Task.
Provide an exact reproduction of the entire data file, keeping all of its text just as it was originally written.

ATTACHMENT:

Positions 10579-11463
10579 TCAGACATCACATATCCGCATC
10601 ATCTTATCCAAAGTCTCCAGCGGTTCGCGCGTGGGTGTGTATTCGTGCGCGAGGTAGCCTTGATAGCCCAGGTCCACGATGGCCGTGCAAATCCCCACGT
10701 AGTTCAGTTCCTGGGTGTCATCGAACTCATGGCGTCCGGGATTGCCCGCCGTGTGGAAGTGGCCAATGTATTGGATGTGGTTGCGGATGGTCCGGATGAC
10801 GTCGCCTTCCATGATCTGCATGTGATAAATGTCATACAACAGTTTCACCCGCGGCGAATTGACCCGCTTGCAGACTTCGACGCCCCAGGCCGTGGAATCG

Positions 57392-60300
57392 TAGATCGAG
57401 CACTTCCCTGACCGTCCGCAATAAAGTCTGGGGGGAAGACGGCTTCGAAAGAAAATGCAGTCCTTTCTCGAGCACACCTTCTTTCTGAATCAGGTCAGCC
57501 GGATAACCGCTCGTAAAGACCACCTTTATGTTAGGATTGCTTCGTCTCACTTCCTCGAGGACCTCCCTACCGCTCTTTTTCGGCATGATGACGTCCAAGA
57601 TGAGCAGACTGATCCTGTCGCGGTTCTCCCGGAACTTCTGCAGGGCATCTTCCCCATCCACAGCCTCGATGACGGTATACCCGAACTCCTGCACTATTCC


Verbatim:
Positions 10579-11463
10579 TCAGACATCACATATCCGCATC
10601 ATCTTATCCAAAGTCTCCAGCGGTTCGCGCGTGGGTGTGTATTCGTGCGCGAGGTAGCCTTGATAGCCCAGGTCCACGATGGCCGTGCAAATCCCCACGT
10701 AGTTCAGTTCCTGGGTGTCATCGAACTCATGGCGTCCGGGATTGCCCGCCGTGTGGAAGTGGCCAATGTATTGGATGTGGTTGCGGATGGTCCGGATGAC
10801 GTCGCCTTCCATGATCTGCATGTGATAAATGTCATACAACAGTTTCACCCGCGGCGAATTGACCCGCTTGCAGACTTCGACGCCCCAGGCCGTGGAATCG

Positions 57392-60300
57392 TAGATCGAG
57401 CACTTCCCTGACCGTCCGCAATAAAGTCTGGGGGGAAGACGGCTTCGAAAGAAAATGCAGTCCTTTCTCGAGCACACCTTCTTTCTGAATCAGGTCAGCC
57501 GGATAACCGCTCGTAAAGACCACCTTTATGTTAGGATTGCTTCGTCTCACTTCCTCGAGGACCTCCCTACCGCTCTTTTTCGGCATGATGACGTCCAAGA
57601 TGAGCAGACTGATCCTGTCGCGGTTCTCCCGGAACTTCTGCAGGGCATCTTCCCCATCCACAGCCTCGATGACGGTATACCCGAACTCCTGCACTATTCC